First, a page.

Mothers make the world a better place
Monday, May 13, 2013 9:47 AM
I know this appears belated. One of the things you have to deal with writing for a weekly newspaper is delayed publication. I'll have you know I wrote this three days before Mother's Day. I think it still counts for something.
In the beautifully diverse world we live in, holidays serve humans well. They act as helpful reminders of values, events and people whom we can so easily take for granted the rest of the year. They help us reflect. They help us consciously reconnect with thoughts and feelings we desire to keep with us at all times. The holiday itself isn't important, rather it is what is celebrated or remembered.
For example, I can celebrate the United States' independence every single day. This doesn't mean I sate my pyromania or coat the inside of my mouth with charcoaled food every single day. These are just traditions. The significance attached to them, such as the celebration of liberty and freedom, mean a lot more. Those ideas, feelings and attitudes are what can be carried with a person every single day. Through our daily actions and thoughts, we are still able to remember and celebrate those holidays and what they stand for in our lives.
But we as humans tend to forget quickly. We lose sight of those important values and ideas through the rest of the year. For myself, I always feel the child-like joy, wonder and peace when Christmas comes around. However, I manage to inadequately maintain that perspective, so Christmas helps refresh that perspective.
The list of important holidays and reasons why I value them stretches on. I appreciate Mother's Day for the feelings and values it reminds me of as well.
When I was younger, I used to fret about not making the perfect card for my mom. In fact, I still do, which is why I need to make sure this column is extra gushy by the end or else I won't be able to use it in place of a card!
That previous statement was made in good fun. However, those feelings of being obliged to give my mother something representative of my love were largely misplaced when I was younger. While I knew I loved my mom, I was giving her a card largely because it was the socially acceptable thing to do. I was following the commercialized culture of the day, which accompanies every major holiday. Instead, I needed to tap into those thoughts and feelings represented by the day: feelings of love, obedience, respect and many others.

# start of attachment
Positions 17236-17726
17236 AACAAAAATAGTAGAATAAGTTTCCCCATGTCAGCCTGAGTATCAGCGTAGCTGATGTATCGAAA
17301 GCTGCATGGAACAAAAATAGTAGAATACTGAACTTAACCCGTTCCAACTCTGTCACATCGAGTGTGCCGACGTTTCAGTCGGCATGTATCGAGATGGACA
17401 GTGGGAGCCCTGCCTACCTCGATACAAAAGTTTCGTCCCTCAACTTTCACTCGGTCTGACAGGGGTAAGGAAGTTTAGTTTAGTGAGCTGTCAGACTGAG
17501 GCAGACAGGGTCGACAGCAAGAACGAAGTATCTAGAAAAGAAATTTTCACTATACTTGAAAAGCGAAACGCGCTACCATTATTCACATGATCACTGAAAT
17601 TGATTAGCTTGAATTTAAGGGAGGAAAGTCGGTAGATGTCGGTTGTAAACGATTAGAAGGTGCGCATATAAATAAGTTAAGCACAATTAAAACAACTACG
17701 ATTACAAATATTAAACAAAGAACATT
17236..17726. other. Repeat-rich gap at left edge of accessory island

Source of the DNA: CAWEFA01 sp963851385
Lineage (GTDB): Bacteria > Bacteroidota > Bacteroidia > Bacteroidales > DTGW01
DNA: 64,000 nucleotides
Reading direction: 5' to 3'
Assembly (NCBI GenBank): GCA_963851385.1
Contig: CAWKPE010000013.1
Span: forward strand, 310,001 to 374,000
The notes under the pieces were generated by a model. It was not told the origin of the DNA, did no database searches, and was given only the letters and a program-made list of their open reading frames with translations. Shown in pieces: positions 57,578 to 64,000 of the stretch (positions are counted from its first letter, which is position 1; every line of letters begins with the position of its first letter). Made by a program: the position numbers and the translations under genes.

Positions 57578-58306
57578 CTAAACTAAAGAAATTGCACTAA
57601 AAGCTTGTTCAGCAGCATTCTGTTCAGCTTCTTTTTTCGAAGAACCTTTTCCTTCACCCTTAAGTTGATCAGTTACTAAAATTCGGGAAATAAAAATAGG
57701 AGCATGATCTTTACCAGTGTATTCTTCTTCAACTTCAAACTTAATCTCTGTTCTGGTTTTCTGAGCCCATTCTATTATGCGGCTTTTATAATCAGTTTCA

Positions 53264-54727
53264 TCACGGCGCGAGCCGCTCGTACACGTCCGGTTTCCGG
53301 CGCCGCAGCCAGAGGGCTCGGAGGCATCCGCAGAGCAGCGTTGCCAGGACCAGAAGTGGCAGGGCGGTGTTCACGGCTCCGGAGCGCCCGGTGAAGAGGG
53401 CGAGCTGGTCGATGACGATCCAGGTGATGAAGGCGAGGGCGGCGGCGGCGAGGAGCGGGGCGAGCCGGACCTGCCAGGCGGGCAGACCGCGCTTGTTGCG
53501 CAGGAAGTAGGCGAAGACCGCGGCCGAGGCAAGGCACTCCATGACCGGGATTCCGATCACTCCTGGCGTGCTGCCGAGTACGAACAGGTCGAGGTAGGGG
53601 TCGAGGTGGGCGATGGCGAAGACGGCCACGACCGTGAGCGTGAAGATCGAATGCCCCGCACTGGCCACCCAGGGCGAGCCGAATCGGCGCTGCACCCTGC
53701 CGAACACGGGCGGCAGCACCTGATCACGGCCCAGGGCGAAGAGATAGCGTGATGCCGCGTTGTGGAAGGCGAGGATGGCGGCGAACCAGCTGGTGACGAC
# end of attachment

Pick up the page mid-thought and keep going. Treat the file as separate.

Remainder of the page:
I'm better than I once was at having the right intent during a holiday such as Mother's Day. Perhaps that has come through my discovery that I can keep the same perspective from a holiday and try to incorporate it into every day of my life. The holiday ends. The feelings, ideas and values don't have to. After all, human emotion and attachment are more important than cards and flowers. They last as long as we are willing to maintain them in our lives.
It's the blessing of getting older: realizing your parents were right. It's cliché, but true in many cases. It's also a blessing to realize that you truly love someone as much as you routinely say you do. In my own life, I've continued to have the personally humbling and joyful experience of realizing just how much I truly love my own family and my mother especially. It hasn't made less the love I've felt in the past years, it's only deepened it.
If there is one thing you take away from this column, maybe it would be a desire to more fully love your mother or a motherly person in your life. We all come from different life experiences and, unfortunately, that means many people have not had a positive maternal influence in their life. Hopefully, someone, somewhere and at sometime has been a mother to you.
What is a mother? I'm not one, but I have been blessed to know quite a few. Mothers bring life into the world. Mothers nurture and help the ones for which they care to grow and develop. They are truly selfless. Mothers love, they understand, they forgive, and they love again. A mother is always beautiful because she brings beauty to the world around her. Indeed, mothers make the world a better place.
Thank her not because the Hallmark channel said to for only $3.99 (plus tax). Thank her for your own reasons. The challenge will then be to remember those reasons the next day, the next month and in the coming years.
Mothers, thank you.
Mom, thank you. I love you.